6:02 PM

On Making Decisions

i think it's interesting that we - people in general, not just Christian people - often don't like being told what to do in general. sure, we can usually handle "don't murder" without throwing a hissy fit, but when God presumes to dictate how we spend our sundays or when and with whom we have sex, we feel encroached upon.

yet, despite this, we want to know what we are supposed to do in specific instances - should i go to this concert with a friend or should i go to this other birthday party? should i marry this man? should i take this job offer? sometimes those are moral questions, but more often they are wisdom questions i think - and sometimes they are matters of preference.

i mean, obviously you shouldn't take the job offer if the job description involves swindling people out of their money. but most of our decisions don't look like that. it probably doesn't make much of a difference whether you go to the birthday party or to the concert - just pick one! so many women (and presumably men) are looking for "the One" when instead we should be looking for a certain sort of mate. i'm not advocating marrying someone just because they fit your little check-list, but i also think that the idealized idea of "the One" is poppycock and balderdash.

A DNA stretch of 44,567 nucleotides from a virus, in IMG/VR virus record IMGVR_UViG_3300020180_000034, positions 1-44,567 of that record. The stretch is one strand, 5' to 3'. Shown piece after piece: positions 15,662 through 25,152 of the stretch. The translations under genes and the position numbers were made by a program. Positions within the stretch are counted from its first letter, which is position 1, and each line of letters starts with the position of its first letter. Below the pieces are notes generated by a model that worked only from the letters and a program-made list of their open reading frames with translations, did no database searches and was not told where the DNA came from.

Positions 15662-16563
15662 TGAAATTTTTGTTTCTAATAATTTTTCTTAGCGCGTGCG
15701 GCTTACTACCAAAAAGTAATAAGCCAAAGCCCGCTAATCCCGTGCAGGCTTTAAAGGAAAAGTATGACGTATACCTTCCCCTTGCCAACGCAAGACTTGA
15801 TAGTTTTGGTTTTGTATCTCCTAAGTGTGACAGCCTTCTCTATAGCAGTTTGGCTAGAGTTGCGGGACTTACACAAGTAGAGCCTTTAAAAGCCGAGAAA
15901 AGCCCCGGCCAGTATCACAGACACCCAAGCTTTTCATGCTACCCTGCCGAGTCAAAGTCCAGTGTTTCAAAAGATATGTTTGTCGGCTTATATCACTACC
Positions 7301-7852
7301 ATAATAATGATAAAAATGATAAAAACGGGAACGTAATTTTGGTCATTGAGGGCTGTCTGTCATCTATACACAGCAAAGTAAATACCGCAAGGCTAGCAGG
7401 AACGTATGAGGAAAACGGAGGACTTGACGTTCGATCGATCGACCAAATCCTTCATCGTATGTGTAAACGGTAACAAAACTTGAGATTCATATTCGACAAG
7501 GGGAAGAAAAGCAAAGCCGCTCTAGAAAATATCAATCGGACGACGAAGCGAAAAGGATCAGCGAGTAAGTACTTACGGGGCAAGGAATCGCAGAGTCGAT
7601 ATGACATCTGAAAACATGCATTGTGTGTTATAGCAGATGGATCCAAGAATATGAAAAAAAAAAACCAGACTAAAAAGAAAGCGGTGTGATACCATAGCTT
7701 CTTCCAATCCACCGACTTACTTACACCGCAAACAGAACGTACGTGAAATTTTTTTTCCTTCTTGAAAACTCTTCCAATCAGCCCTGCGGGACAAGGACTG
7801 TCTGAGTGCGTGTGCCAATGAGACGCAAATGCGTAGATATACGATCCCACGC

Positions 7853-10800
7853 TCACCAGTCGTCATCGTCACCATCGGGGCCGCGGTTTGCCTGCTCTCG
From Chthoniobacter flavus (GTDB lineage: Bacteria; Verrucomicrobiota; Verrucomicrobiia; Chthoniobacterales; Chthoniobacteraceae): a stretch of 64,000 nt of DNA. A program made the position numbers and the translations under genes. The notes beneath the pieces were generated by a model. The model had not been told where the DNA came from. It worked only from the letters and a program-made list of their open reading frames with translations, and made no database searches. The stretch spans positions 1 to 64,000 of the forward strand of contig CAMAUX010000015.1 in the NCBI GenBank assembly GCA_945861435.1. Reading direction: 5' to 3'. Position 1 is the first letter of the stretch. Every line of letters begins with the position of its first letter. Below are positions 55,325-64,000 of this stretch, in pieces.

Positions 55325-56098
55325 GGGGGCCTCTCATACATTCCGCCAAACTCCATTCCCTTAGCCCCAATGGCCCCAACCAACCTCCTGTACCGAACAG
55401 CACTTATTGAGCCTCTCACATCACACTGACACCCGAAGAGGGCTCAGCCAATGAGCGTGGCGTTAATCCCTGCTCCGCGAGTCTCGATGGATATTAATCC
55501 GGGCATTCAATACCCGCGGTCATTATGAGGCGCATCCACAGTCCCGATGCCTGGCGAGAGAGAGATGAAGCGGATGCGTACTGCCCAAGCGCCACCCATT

i think we have this tendency because it is much easier to just be told what to do than it is to become the sort of person who will make those decisions well. i'm not saying we shouldn't wrestle with decisions, or that they aren't hard, but that we should be about the business of growing wise and knowing Christ. the better we know Him, the more we will instinctively as well as thoughtfully know His heart - perhaps you should have gone to that birthday party out of love, because the honoree is having a rough time and you know being there will mean much to him. i still think that it's not a moral decision between good and bad, but that doesn't mean it's an irrelevant decision.

as Christians, we live beyond the law in a way - not that the law isn't important, but that there is much freedom in decisions that are beyond the pale of black and white. paige brown, one of my favorite speakers of all time, says it this way. say you are talking to a friend you haven't seen in a while, and you ask her how her marriage is going. she says, with great self-satisfaction, "great! you know, i haven't had sex with anyone else since we got married! i haven't done drugs, or stolen anything, or killed his mother!" you would look at her very oddly.

and you should. it's a good thing that she hasn't killed her mother-in-law, but the fact that her focus is there shows that something is seriously off with this woman. her obsession with her keeping of the law is depriving her of LIFE.

we aren't so different, i think.